ATLANTA (CBSNewYork) – This year’s game is not going to look like any Super Bowl seen before, thanks to up to 500 people staffing a production crew using 16 4K cameras and broadcasting in 8K high definition television.

“That’s unheard of,” said Ken Aagaard, CBS Sports’ executive vice president of innovation and new technology and a veteran of 18 previous Super Bowl broadcasts.

Aagaard gave CBS2’s Otis Livingston a behind-the-scenes tour of the CBS Sports Compound at Atlanta’s Mercedes-Benz Stadium.

“We have a lot of pressure, like the football players too,” he said. “They get to the big game, they get to the Super Bowl, they’re nervous but once you get on the field, man, you’re playing, you’re focused, it’s like another game.”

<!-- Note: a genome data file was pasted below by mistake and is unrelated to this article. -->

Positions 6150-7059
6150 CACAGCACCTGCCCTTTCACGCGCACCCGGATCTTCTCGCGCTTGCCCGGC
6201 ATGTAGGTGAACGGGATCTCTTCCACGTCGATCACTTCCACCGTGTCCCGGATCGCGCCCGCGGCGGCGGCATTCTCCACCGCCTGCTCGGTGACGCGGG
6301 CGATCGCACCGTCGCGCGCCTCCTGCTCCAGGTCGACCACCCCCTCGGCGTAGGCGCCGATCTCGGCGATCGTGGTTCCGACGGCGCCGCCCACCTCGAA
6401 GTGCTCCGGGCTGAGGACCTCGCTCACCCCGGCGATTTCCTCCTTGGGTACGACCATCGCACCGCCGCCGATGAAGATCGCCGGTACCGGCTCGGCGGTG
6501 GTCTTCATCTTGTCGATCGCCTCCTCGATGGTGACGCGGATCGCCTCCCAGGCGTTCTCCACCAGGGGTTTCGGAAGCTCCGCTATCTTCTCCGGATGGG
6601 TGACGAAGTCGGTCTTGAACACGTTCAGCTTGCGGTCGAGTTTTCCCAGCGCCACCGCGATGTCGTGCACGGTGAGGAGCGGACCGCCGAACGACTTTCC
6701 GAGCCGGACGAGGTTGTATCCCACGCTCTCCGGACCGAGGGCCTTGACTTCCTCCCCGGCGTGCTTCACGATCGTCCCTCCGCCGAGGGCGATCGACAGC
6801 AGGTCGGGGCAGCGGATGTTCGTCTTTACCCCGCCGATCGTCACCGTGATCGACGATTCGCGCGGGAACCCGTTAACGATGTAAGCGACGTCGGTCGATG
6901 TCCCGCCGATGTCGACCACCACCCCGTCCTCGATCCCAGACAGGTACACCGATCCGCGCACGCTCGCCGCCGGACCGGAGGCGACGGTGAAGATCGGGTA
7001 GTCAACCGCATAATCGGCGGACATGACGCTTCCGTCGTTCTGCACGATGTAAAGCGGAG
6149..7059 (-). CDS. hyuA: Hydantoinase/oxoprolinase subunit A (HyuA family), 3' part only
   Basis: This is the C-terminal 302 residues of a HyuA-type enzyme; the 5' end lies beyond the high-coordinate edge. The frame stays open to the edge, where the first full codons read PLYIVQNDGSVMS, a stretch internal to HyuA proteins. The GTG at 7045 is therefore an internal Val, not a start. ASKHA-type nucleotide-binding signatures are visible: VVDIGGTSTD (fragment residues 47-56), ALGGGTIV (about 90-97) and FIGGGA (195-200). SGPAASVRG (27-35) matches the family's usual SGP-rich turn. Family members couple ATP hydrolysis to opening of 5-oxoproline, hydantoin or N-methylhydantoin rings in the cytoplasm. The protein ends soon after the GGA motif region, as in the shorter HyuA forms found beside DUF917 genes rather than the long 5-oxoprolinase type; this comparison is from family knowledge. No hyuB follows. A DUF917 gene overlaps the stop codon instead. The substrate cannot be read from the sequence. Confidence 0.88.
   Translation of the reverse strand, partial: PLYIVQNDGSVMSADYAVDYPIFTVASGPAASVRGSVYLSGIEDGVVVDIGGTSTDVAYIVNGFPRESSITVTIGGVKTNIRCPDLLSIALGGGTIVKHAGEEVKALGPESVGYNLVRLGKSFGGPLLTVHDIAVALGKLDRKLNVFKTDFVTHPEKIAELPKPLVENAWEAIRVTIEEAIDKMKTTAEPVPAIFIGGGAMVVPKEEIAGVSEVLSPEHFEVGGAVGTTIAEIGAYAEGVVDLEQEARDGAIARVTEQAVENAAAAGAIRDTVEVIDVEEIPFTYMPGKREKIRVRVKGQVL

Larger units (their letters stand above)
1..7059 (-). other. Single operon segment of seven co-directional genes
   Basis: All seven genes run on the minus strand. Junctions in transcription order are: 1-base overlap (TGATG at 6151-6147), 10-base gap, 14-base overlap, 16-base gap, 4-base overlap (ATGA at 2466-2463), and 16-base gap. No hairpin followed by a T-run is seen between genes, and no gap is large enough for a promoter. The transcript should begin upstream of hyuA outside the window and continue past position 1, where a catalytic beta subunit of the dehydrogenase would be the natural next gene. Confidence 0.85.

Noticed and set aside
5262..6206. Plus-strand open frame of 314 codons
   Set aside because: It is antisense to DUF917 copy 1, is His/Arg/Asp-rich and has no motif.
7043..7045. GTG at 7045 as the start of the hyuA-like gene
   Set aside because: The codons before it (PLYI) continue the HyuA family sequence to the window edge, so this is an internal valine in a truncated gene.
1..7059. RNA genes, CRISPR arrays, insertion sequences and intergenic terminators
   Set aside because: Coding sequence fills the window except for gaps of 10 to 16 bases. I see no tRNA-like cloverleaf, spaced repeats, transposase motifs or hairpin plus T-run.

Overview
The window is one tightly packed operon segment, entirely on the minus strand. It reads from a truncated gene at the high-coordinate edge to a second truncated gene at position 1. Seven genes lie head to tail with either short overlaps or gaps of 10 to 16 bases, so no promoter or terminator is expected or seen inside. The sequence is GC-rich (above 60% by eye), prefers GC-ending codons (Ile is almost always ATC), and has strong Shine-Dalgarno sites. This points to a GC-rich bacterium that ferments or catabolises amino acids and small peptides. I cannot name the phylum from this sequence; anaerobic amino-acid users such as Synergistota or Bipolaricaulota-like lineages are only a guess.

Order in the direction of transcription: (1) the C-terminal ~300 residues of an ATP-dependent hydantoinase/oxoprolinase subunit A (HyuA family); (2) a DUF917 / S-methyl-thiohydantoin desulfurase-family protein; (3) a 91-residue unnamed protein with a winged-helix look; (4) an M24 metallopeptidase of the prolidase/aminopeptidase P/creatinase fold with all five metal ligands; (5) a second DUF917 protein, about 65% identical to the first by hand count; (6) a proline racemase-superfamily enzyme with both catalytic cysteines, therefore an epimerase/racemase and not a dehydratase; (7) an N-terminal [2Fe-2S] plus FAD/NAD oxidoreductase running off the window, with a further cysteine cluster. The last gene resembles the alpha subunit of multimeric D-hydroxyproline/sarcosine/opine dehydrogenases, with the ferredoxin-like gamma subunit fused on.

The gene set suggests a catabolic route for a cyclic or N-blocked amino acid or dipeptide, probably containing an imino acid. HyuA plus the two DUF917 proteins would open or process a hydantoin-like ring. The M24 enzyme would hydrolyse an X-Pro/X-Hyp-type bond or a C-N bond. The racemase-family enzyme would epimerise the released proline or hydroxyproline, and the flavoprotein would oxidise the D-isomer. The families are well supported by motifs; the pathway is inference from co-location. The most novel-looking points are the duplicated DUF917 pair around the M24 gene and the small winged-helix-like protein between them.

But things do go wrong, like when the power went out in the stadium just after halftime at the 2013 Super Bowl in New Orleans.

“We’re always judged on how we react, how fast we react,” said Aagaard. “We don’t want the viewer to miss anything.”

Because, after all, it is the Super Bowl.

Kickoff happens Sunday at 6:30 p.m. ET, broadcast on CBS.


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